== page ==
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distinction is definitely a real distinction, expressing as it does the different layers
of reality that form or constitute a being.
. . .
Real and yet not numerical, such is
the status of formal distinction.
(Deleuze [1968] 1990)
This history of ideas has been launched into new territories by the late Vladimir
Voevodsky, and his influential introduction of univalent foundations. Voevodsky’s project
imports a category theoretic intuition, an influence he gained in his early reading of
Grothendieck (1997)Esquisse d’un programme
. . .
(which was written in 1984 and circulated
in the mathematical community long before its publication), but also combines it with a
very Leibnizian quest for the mechanical verifiability of mathematical proofs.
Loosely, the proposed univalence axiom, (A = B)
=
(A
=
B), stipulates that identity
is equivalent to equivalence (or isomorphic to isomorphism). It comes packaged as the
centerpiece of a new program for mathematical foundations that axiomatizes the idea that
mathematical objects derive their identity deferentially from higher level isomorphic (in this
case homotopic) equivalences. Voevodsky’s homotopy type theory builds a bridge between
logic (computer science, dependent type systems) and geometry (topology), such that each
logical type is equivalent up to unique isomorphism to a corresponding path in homotopic
space, and is related to other types through nested cascades of type dependencies, described
geometrically as a hierarchy of homotopic fibrations from one path to another. The gesture
here can be thought of as “taming” the wild jungles of category theory and establishing a
coded hierarchical order of inclusion more suitable for launching complex mathematical
research programs, where it is necessary to keep track of the underlying logic and the
higher-order symmetries at each step of the construction. If category theory swallowed
up its set-theoretical foundations, where all mathematics were built up from the empty set,
univalent foundations now spits them out again as higher-dimensional groupoids (“special
case” categories, where every morphism is an isomorphism), and mathematics is then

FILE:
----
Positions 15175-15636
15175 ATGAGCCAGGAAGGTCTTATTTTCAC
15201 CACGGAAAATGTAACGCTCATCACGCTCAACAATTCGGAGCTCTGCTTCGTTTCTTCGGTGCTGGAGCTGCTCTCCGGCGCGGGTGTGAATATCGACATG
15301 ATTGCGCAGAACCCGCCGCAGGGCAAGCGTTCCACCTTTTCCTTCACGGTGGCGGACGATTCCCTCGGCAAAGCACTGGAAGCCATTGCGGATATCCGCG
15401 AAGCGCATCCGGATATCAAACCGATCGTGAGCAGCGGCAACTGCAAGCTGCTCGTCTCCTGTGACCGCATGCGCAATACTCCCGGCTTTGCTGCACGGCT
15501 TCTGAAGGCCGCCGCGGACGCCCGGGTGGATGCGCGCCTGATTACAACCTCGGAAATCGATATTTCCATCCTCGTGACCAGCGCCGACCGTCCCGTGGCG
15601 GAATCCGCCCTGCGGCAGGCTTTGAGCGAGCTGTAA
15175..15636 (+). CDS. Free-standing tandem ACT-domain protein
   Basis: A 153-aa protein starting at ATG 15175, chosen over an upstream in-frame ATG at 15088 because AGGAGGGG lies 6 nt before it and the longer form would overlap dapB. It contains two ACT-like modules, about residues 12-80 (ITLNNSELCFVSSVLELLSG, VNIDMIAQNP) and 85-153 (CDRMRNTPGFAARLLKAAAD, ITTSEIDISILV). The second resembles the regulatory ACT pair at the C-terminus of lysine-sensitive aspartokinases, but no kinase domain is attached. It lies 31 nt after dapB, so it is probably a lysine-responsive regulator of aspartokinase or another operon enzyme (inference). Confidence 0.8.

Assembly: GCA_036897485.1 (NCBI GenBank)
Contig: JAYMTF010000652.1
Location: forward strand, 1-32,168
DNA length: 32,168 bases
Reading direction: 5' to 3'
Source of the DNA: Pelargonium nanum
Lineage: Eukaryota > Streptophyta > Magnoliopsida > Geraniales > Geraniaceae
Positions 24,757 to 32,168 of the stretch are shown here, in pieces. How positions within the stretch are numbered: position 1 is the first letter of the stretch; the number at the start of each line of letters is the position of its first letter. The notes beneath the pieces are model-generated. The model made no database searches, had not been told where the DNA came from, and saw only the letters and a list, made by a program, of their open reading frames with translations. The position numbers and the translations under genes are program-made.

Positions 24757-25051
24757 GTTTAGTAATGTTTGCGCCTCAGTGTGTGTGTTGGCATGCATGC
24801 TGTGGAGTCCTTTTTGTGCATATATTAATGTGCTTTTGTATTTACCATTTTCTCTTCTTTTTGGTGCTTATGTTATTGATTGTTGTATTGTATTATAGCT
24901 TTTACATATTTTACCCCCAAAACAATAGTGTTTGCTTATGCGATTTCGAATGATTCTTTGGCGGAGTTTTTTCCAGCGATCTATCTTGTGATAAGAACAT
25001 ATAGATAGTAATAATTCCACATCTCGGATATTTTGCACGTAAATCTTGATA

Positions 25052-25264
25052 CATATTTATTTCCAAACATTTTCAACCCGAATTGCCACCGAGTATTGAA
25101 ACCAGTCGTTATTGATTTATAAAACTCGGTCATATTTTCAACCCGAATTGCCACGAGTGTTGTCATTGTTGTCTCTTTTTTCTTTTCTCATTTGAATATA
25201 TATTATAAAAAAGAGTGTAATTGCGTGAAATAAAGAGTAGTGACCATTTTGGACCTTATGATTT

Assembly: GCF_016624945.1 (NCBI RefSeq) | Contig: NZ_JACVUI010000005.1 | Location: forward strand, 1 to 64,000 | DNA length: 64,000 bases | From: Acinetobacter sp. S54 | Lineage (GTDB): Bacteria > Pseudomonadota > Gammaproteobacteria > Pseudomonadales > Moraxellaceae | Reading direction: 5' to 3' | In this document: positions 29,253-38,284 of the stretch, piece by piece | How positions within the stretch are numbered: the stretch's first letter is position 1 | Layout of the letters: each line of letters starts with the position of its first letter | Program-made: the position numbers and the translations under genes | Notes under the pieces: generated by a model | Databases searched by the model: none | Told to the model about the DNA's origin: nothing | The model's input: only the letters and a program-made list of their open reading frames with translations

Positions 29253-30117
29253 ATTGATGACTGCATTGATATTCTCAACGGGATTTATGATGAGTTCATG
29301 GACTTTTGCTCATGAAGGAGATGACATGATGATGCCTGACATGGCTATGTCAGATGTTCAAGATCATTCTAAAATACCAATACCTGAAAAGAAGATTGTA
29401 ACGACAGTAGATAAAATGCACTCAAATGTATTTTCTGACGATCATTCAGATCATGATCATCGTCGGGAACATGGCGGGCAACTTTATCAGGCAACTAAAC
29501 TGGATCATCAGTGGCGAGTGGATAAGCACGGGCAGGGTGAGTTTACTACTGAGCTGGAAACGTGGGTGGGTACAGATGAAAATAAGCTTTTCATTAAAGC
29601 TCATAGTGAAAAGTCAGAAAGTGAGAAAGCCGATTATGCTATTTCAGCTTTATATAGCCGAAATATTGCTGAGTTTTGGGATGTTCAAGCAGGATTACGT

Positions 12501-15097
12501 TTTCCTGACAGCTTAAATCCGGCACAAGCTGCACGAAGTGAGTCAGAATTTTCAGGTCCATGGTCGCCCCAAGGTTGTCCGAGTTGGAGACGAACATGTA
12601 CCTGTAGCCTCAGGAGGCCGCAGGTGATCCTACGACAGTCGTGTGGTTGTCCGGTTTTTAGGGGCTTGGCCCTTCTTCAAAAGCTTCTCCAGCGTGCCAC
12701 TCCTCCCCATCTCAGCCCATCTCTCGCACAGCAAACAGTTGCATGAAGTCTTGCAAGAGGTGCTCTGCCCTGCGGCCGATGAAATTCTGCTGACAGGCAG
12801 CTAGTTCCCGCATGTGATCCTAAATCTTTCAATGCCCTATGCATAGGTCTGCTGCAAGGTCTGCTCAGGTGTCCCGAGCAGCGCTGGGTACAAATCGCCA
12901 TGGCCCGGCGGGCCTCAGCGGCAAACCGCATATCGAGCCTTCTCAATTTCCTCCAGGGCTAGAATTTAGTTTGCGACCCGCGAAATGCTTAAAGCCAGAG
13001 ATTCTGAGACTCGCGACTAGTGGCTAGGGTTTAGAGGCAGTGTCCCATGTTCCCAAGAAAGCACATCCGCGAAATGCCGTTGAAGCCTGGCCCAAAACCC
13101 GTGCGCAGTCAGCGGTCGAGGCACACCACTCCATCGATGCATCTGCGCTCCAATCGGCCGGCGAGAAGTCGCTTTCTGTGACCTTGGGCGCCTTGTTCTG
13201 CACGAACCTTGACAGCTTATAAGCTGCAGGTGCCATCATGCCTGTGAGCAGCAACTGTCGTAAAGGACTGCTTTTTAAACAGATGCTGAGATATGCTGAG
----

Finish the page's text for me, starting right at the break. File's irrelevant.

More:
built down” from a hierarchy of dependent types corresponding to more or less complex
paths in homotopy space. Thus, in homotopy type theory, truth becomes a special case of
logic, logic a special case of set theory, set theory a special case of category theory, category
theory a special case of higher categories, and so on into the firmament.
Type theory first emerged as a somewhat ad hoc correction of arithmetic foundations
to avoid the Russell Paradox, which Russell famously discovered in Frege’s set-theoretic
approach. After Church and Turing, where the paradox reappears as non-terminating
programs and algorithms that do not halt on a specific result, it became obvious that a
special “typed” form of computational logic was needed, a calculus designed to avoid
these paradoxical, non-sensical, non-terminating programs. There is an aura around this
historical development, which Voevodsky himself tried to dispel, that naturally demotes
computability theory in comparison to “pure mathematics”. For the intuition after Turing
is that the oracular exteriorization Leibniz had imagined has been proven impossible.
Avoiding uncomputable programs seemed to imply compromising the full power of
mathematics, thus priming the intuition to think of computability as being more of an
engineering problem than one of pure mathematics. From the point of view habituated
to imagining all of mathematics as being reducible to ZFC and to vague intuitions about
how sets of sets behave, it looks as though incompleteness implies that we can avoid
non-terminating programs only by restricting ourselves to a small region of “computable”
mathematics, an impure mathematics.
This computable, applied, subset of pure mathematics has been found to have a